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« Reply #60 on: October 26, 2011, 02:57:15 AM »

I cook sometimes, I love to eat but cook less.. lols
but I tried to learn some cooks.
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« Reply #61 on: October 26, 2011, 11:04:24 AM »

It looks delicious, Achronos!

I need to remember to take pictures of my food.

And Heorhij, have you had the salo chocolate? I heard about the legend Wink but forgot about looking for it when I was in Ukraine. I would love to try it.
Hey Ismi, I tried that coconut milk chicken thing you posted. It was absolutely amazing. Thanks!

PP
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« Reply #62 on: October 26, 2011, 11:25:57 AM »

I like to cook a few things. Some of the more successful dishes have been:

Imperial Borsht  (with steak, Italian sausage and duckling)
Bulgarian spinach banitsa (like Greek spanakopita, Turkish burek, or Serbian gibanica, but better)
Baklava
Pasta alla puttanesca with hot Italian sausage and bocconcini
Szechuan hot and sour Soup
Octoberfest sausage, potato and kraut
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« Reply #63 on: October 26, 2011, 11:30:17 AM »

Oven baked ribs


Crab stuffed mushrooms with paprika, green onions, mozarella and parm.


Those mushrooms look good.
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« Reply #64 on: October 26, 2011, 11:36:56 AM »

It looks delicious, Achronos!

I need to remember to take pictures of my food.

And Heorhij, have you had the salo chocolate? I heard about the legend Wink but forgot about looking for it when I was in Ukraine. I would love to try it.
Hey Ismi, I tried that coconut milk chicken thing you posted. It was absolutely amazing. Thanks!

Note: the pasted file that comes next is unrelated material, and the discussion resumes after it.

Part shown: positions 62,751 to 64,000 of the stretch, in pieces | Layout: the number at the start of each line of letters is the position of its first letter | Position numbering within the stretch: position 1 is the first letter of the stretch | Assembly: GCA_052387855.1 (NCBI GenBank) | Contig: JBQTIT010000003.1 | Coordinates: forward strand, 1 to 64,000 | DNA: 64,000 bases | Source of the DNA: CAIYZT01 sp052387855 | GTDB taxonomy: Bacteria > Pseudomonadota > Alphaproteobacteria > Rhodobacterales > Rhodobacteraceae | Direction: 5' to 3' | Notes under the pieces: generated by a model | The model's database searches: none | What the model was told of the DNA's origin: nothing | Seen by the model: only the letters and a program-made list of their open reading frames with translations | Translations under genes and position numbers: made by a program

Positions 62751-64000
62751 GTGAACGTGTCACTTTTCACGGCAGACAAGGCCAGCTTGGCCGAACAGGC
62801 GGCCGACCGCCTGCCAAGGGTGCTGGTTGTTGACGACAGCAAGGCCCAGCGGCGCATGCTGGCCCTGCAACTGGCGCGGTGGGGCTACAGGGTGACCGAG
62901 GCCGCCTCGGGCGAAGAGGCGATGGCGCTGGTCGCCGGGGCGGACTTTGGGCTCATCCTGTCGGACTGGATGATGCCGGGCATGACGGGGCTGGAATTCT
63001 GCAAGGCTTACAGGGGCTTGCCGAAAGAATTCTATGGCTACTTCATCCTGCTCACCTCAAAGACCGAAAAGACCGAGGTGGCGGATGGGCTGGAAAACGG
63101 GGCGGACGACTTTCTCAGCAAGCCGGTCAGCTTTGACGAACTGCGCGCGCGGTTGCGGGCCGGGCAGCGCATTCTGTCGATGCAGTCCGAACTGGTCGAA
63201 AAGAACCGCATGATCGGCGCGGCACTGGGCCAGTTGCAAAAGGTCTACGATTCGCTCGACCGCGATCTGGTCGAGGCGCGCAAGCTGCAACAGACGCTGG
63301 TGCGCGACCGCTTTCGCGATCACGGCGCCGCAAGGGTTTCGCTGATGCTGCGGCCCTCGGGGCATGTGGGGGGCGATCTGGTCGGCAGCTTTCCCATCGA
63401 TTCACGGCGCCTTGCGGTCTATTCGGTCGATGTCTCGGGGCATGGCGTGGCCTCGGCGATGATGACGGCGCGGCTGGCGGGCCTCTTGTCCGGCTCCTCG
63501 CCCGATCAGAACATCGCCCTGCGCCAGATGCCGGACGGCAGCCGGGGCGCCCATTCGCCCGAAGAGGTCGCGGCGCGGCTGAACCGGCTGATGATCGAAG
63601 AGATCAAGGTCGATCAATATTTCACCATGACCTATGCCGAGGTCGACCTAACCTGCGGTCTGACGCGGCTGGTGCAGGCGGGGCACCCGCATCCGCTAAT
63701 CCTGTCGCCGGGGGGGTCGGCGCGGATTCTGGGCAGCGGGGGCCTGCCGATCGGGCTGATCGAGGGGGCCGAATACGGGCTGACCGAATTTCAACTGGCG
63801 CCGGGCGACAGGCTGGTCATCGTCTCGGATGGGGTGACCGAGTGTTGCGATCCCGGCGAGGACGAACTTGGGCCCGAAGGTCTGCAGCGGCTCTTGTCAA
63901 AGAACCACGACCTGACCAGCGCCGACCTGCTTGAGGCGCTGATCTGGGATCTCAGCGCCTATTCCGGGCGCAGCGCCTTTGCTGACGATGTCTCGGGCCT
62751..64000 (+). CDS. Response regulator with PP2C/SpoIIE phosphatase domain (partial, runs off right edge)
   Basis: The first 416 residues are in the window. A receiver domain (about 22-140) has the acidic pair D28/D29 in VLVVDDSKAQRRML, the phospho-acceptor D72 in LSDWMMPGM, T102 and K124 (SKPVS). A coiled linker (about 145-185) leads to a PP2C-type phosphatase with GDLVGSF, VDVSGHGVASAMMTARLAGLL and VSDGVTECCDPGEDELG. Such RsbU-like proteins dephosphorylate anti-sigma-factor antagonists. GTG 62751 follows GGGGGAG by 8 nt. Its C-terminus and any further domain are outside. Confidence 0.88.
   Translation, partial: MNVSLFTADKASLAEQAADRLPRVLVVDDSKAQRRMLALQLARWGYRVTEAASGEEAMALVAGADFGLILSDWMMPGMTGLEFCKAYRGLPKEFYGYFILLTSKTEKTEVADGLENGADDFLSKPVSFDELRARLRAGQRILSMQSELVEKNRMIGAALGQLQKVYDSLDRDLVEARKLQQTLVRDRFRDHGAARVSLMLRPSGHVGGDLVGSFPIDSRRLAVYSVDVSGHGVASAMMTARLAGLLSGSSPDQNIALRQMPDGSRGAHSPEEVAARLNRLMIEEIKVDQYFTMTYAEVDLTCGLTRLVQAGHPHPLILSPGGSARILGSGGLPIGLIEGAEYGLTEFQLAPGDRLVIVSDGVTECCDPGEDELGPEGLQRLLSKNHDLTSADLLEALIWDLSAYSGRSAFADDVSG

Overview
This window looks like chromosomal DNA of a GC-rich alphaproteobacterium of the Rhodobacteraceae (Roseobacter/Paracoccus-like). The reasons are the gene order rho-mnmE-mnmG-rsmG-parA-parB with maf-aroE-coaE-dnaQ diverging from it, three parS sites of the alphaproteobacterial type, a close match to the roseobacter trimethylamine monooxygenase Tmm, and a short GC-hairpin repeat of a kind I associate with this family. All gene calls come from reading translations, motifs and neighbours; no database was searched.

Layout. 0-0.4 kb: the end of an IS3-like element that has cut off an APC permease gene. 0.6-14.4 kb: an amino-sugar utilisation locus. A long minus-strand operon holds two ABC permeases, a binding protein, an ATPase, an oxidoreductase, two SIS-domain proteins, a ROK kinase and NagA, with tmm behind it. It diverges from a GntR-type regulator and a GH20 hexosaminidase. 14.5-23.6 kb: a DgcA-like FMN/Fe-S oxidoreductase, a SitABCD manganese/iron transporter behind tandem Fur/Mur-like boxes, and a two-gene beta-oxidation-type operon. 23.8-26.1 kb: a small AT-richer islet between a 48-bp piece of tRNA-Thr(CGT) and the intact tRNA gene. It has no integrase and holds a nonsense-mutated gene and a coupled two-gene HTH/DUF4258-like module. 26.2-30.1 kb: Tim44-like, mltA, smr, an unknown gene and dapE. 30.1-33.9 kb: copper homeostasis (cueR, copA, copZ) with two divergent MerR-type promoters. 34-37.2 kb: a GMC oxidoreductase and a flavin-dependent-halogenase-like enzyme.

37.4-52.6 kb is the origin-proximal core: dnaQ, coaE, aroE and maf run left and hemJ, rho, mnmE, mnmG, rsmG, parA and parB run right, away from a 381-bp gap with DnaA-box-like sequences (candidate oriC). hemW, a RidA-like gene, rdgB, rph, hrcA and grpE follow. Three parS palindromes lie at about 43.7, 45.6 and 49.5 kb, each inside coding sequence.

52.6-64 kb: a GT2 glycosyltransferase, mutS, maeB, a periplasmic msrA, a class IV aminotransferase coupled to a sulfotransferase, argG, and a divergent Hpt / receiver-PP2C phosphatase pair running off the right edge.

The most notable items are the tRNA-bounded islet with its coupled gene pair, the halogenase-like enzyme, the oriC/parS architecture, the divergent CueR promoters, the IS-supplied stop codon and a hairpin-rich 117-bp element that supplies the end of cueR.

PP
Primuspilus, glad you loved it! You also learned to cook two Filipino dishes in one, because if you leave out the coconut milk and pepper, you get Chicken Adobo, which is just as great.

I have half a can of the milk left over...I'm tempted to cook it again... Wink

And if I ever have time one day, I want to learn how to make spaetzle. I LOVE spaetzle.
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« Reply #65 on: October 26, 2011, 12:01:03 PM »

It looks delicious, Achronos!

I need to remember to take pictures of my food.

And Heorhij, have you had the salo chocolate? I heard about the legend Wink but forgot about looking for it when I was in Ukraine. I would love to try it.
Hey Ismi, I tried that coconut milk chicken thing you posted. It was absolutely amazing. Thanks!

PP
Primuspilus, glad you loved it! You also learned to cook two Filipino dishes in one, because if you leave out the coconut milk and pepper, you get Chicken Adobo, which is just as great.

I have half a can of the milk left over...I'm tempted to cook it again... Wink

And if I ever have time one day, I want to learn how to make spaetzle. I LOVE spaetzle.

Yeah, I also want (need) to learn to make spaetzle.  If you figure it out let me know!
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« Reply #66 on: October 26, 2011, 12:03:04 PM »

Blood sausage:



"Holodets" (a thick cold stew made of cartilage):



"Salo" (porcine belly fat) with garlic and chilled "horilka" (Ukrainian vodka):



Wow.  You guys are almost as bad as the Icelanders.  On the WWII forum I post on there's this Icelander who posts pictures of their feasts and I gotta tell you, rotten shark and sheep heads will NEVER be on my menu!